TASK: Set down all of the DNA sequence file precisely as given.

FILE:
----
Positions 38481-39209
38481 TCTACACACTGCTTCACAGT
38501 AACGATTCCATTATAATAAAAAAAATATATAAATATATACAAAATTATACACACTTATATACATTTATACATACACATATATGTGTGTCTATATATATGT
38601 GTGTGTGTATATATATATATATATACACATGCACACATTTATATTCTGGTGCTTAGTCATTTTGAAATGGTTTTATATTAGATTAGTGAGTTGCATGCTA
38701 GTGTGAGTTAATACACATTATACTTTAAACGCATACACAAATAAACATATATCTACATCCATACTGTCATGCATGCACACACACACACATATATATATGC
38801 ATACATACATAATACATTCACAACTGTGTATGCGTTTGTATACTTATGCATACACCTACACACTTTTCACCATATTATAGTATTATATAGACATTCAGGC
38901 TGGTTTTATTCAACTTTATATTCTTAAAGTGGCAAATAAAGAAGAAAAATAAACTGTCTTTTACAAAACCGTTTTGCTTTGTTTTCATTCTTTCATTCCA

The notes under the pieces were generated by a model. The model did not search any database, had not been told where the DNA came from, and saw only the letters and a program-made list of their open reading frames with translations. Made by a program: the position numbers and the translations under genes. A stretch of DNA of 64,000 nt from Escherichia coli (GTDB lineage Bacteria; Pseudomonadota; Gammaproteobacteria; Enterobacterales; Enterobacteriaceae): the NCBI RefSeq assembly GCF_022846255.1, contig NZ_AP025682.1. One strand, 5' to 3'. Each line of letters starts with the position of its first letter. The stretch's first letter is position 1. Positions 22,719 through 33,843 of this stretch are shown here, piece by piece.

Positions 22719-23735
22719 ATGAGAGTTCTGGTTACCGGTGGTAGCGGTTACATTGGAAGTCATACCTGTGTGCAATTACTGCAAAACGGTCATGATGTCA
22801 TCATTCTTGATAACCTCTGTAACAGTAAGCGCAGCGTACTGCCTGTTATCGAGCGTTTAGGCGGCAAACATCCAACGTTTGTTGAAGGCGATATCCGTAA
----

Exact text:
Positions 38481-39209
38481 TCTACACACTGCTTCACAGT
38501 AACGATTCCATTATAATAAAAAAAATATATAAATATATACAAAATTATACACACTTATATACATTTATACATACACATATATGTGTGTCTATATATATGT
38601 GTGTGTGTATATATATATATATATACACATGCACACATTTATATTCTGGTGCTTAGTCATTTTGAAATGGTTTTATATTAGATTAGTGAGTTGCATGCTA
38701 GTGTGAGTTAATACACATTATACTTTAAACGCATACACAAATAAACATATATCTACATCCATACTGTCATGCATGCACACACACACACATATATATATGC
38801 ATACATACATAATACATTCACAACTGTGTATGCGTTTGTATACTTATGCATACACCTACACACTTTTCACCATATTATAGTATTATATAGACATTCAGGC
38901 TGGTTTTATTCAACTTTATATTCTTAAAGTGGCAAATAAAGAAGAAAAATAAACTGTCTTTTACAAAACCGTTTTGCTTTGTTTTCATTCTTTCATTCCA

The notes under the pieces were generated by a model. The model did not search any database, had not been told where the DNA came from, and saw only the letters and a program-made list of their open reading frames with translations. Made by a program: the position numbers and the translations under genes. A stretch of DNA of 64,000 nt from Escherichia coli (GTDB lineage Bacteria; Pseudomonadota; Gammaproteobacteria; Enterobacterales; Enterobacteriaceae): the NCBI RefSeq assembly GCF_022846255.1, contig NZ_AP025682.1. One strand, 5' to 3'. Each line of letters starts with the position of its first letter. The stretch's first letter is position 1. Positions 22,719 through 33,843 of this stretch are shown here, piece by piece.

Positions 22719-23735
22719 ATGAGAGTTCTGGTTACCGGTGGTAGCGGTTACATTGGAAGTCATACCTGTGTGCAATTACTGCAAAACGGTCATGATGTCA
22801 TCATTCTTGATAACCTCTGTAACAGTAAGCGCAGCGTACTGCCTGTTATCGAGCGTTTAGGCGGCAAACATCCAACGTTTGTTGAAGGCGATATCCGTAA